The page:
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Tuesday, May 28, 2024

Conservation group warns of limited development potential on 110 acres of Topsail Island land

The North Carolina Coastal Federation announced that a recent analysis of land use restrictions on 110 acres of open land on the southern end of Topsail Island has "very limited development potential." (Port City Daily photo/Mark Darrough)
The North Carolina Coastal Federation announced that a recent analysis of land use restrictions on 110 acres of open land on the southern end of Topsail Island has “very limited development potential.” (Port City Daily photo/Mark Darrough)

TOPSAIL BEACH — Potential buyers of a 110-acre piece of land on the southern end of Topsail Island have been advised by the North Carolina Coastal Federation that the land has “very limited development potential.”

The open lot was listed for sale at $7.95 million in mid-September, and following growing public interest to protect the land from development, state and nonprofit conservation groups have said there are no plans to fund a conservation project.

RELATED: State agency declines funding amid growing public interest to protect 110 acres on Topsail Island

The warning from Coastal Federation came after it had conducted an analysis of land use restrictions of the land. President Todd Miller said that in an effort to evaluate the fair market value of the parcel, the Coastal Federation examined all local, state, and federal restrictions on the property.

“There are significant long-standing regulatory and economic impediments that make it nearly impossible to develop … Anyone investing in this land based on its future development potential is taking a huge speculative gamble,” Miller said in a release issued Tuesday morning.

The analysis determined that the land is:

  1. Zoned for conservation by the Town of Topsail Beach, and long-established local ordinances and land use plans prohibit almost all forms of development.
  2. Within the Inlet Hazard Area designated by the N.C. Coastal Resources Commission, and through Coastal Area Management Act (CAMA) state regulations, the Commission is prohibited from issuing state permits for development that are inconsistent with local ordinances.
  3. Part of the Coastal Barrier Resources Act (CBRA) zone, which makes any future development there ineligible for federal flood insurance, disaster relief, and any public infrastructure or services that receive any federal assistance (including water and sewer, electric, and telephone services).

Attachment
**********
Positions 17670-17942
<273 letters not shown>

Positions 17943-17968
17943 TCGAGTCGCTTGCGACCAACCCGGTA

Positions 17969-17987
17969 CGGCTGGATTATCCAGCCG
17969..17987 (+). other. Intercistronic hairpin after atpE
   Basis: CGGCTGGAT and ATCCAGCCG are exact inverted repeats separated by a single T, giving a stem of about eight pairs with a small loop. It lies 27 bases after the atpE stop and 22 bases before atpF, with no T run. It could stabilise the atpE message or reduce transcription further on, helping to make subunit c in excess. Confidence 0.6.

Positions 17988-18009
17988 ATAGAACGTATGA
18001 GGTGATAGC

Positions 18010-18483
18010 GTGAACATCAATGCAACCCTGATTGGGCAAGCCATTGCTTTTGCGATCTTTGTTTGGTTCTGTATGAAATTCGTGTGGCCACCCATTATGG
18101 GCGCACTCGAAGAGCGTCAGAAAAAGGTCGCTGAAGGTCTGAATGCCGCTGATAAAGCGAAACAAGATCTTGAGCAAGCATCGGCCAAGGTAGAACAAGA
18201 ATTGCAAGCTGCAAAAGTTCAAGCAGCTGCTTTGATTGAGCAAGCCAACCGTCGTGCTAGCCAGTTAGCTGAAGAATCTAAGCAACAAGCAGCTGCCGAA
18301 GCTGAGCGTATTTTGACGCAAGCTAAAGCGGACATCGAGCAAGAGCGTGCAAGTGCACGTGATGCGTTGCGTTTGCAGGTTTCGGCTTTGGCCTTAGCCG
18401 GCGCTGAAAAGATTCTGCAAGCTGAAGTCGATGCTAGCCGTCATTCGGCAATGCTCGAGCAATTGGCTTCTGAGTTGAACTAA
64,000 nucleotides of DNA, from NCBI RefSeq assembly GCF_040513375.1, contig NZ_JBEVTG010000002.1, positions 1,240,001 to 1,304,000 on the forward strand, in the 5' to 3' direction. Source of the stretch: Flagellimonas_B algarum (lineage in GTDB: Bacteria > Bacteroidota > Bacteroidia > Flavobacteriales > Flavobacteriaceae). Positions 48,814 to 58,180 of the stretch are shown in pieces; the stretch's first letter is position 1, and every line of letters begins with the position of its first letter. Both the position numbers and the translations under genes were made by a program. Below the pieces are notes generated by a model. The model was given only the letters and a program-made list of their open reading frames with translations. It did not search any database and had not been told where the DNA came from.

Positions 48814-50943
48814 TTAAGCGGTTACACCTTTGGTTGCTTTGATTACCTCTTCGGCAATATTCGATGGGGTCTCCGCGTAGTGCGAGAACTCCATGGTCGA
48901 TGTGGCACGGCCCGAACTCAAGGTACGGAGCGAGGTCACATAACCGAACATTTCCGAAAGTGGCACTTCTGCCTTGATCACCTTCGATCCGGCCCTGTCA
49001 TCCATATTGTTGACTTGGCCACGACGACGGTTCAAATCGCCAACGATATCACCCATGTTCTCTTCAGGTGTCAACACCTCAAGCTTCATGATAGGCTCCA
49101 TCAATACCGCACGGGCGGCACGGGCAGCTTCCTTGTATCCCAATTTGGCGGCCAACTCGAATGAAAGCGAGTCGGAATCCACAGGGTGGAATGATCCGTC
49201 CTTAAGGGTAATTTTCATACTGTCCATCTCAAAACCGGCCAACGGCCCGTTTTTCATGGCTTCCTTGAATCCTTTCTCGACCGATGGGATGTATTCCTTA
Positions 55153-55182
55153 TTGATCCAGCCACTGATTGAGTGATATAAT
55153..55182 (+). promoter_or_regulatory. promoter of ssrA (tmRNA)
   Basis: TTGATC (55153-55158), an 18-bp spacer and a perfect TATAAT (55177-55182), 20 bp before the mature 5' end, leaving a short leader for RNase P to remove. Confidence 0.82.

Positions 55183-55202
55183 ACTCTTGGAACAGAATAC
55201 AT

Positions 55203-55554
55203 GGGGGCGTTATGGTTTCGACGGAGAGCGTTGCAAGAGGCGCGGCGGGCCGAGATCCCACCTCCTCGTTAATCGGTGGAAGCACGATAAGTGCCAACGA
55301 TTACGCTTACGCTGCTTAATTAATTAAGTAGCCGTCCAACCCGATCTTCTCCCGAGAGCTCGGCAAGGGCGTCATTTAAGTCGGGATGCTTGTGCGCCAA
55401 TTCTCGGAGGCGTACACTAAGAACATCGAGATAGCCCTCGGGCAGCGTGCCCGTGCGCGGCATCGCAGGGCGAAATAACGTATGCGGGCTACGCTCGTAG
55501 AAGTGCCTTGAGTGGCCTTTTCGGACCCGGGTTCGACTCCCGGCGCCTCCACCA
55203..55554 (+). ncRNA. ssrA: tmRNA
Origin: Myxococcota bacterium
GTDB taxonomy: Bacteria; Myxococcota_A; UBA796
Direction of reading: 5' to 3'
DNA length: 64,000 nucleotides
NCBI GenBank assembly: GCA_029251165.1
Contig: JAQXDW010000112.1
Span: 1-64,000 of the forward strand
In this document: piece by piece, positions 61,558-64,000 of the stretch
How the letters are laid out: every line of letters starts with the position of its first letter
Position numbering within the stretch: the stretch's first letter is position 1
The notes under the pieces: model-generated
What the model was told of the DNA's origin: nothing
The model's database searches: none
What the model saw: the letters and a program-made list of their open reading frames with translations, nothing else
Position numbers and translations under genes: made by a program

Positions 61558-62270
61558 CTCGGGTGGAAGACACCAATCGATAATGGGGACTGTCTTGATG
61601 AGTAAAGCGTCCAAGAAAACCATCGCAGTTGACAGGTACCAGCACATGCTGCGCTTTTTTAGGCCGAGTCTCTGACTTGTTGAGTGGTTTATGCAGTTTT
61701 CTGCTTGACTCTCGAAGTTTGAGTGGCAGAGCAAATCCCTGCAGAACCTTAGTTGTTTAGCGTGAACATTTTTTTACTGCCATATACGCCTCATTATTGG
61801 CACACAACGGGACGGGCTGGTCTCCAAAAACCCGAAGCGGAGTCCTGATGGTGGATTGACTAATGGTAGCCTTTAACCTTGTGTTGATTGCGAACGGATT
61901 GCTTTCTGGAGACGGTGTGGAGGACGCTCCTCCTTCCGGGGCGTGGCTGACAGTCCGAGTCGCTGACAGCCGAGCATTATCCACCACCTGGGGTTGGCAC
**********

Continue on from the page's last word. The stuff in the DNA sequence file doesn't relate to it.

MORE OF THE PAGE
Kerri Allen, a coastal geologist who advocates for the federation’s work in southeastern North Carolina, conducted the analysis.

“Existing restrictions make it virtually impossible to develop this property,” Allen concluded. “Established local ordinances and land use plans lawfully adopted by the Town of Topsail Beach prevent any use of the property except for beach access facilities and conservation-based activities.”

She said the town’s zoning and development ordinances prohibit residential and commercial development, along with any roads and other public infrastructure from being extended onto the property, citing CAMA’s restrictions for development within Inlet Hazard Areas.

“As long as the Town’s ordinances prohibit this property from being developed, the State of North Carolina is barred from issuing permits that would be necessary for proposed development within this Inlet Hazard Area of Environmental Concern,” Allen said.

According to Pender County property records, the land’s tax value is listed at $2.96 million.

“We don’t know how the county came up with this valuation,” Miller said. “About the only justification for this value is the slim chance that a few large ‘estate type’ homes could be built there.”

No attempt to protect 110 acres of open land on Topsail Island after $7.9 million listing

The federation also analyzed the chance that Topsail Beach might relax existing development restrictions. Based on “intense and widespread public support” for those restrictions, Millers predicted such a move would be highly unlikely. 

“There is overwhelming public interest to keep this land in its natural condition,” Miller said.

As a component of the Coastal Barrier Resources Act of 1982, U.S. Congress imposed severe restrictions on any use of federal tax dollars that would facilitate development on this property, according to the release. Miller also said that if local and state authorities approved a development project for this land in the future, it would still not receive any public services — including electricity, telephone, roads, water, and sewer — financed by federal grants or loans.

Development on the land would also be ineligible for federal flood insurance or any federal disaster assistance after a hurricane, according to the release.

Send tips or comment to Mark Darrough at or (970) 413-3815


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